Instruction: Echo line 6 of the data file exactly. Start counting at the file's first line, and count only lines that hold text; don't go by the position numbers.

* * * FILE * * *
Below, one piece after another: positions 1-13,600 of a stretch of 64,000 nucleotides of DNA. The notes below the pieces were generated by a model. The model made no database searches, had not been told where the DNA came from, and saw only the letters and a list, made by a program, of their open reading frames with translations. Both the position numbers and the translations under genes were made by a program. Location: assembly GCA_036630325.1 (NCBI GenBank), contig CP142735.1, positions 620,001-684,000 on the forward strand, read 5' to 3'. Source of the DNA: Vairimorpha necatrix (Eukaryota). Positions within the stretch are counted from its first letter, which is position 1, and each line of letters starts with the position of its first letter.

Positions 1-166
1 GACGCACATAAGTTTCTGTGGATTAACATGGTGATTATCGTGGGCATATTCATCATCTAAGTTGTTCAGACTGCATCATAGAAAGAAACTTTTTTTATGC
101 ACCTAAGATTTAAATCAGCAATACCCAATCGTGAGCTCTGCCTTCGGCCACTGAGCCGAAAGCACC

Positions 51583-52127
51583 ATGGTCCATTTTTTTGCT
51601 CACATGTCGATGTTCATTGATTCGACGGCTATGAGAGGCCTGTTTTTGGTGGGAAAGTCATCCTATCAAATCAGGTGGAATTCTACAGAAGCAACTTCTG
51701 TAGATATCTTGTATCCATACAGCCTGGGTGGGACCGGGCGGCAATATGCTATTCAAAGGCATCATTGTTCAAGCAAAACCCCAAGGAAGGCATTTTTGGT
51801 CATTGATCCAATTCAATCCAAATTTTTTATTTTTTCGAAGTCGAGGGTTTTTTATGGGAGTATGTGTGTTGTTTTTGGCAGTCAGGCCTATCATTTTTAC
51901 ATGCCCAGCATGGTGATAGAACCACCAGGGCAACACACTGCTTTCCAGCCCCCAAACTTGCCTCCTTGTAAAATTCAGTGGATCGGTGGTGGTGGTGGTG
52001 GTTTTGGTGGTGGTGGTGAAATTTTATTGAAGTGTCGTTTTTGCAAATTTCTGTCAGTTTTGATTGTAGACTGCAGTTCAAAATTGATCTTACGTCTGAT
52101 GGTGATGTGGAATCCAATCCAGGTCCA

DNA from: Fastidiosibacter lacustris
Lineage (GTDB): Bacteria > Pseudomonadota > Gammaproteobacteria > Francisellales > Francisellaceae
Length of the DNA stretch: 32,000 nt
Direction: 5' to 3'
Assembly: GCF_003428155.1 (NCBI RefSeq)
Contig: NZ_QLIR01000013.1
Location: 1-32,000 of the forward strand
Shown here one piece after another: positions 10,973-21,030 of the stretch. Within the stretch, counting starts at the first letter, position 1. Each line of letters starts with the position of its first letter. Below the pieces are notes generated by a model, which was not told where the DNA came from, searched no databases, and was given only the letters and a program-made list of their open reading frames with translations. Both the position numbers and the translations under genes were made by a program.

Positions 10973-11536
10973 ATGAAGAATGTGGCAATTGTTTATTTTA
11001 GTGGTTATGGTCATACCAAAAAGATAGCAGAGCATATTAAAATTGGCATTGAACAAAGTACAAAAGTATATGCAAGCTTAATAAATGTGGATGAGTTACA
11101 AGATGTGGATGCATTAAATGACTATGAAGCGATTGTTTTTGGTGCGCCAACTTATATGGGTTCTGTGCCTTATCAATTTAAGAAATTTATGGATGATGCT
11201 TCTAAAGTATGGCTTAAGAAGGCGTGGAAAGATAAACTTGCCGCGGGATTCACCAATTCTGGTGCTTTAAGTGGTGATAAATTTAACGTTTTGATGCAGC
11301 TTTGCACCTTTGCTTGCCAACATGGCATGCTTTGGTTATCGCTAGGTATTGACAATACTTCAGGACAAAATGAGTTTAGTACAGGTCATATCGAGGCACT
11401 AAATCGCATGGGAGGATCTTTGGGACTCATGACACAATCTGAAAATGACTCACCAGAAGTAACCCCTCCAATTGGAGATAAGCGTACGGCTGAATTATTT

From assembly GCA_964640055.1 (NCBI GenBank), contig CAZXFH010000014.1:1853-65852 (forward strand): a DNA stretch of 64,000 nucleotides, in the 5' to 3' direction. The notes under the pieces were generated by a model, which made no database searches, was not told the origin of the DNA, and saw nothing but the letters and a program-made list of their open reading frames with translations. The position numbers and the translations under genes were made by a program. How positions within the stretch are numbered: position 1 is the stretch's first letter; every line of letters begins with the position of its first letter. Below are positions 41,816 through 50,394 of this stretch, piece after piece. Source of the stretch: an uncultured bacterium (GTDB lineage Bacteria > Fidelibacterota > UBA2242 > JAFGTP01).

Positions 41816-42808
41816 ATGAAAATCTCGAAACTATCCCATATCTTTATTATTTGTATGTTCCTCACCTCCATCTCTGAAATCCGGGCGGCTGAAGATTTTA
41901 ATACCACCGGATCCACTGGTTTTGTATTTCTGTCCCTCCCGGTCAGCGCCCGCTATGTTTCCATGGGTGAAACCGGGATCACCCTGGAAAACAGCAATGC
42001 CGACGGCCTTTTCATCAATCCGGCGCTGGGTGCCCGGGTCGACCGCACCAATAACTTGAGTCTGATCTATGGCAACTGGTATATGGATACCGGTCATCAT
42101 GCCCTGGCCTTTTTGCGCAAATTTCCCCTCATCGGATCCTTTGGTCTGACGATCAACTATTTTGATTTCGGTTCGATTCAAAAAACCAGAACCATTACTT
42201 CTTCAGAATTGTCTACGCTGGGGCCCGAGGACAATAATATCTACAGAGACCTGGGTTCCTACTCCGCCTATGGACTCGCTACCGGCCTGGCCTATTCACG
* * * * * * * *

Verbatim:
51583 ATGGTCCATTTTTTTGCT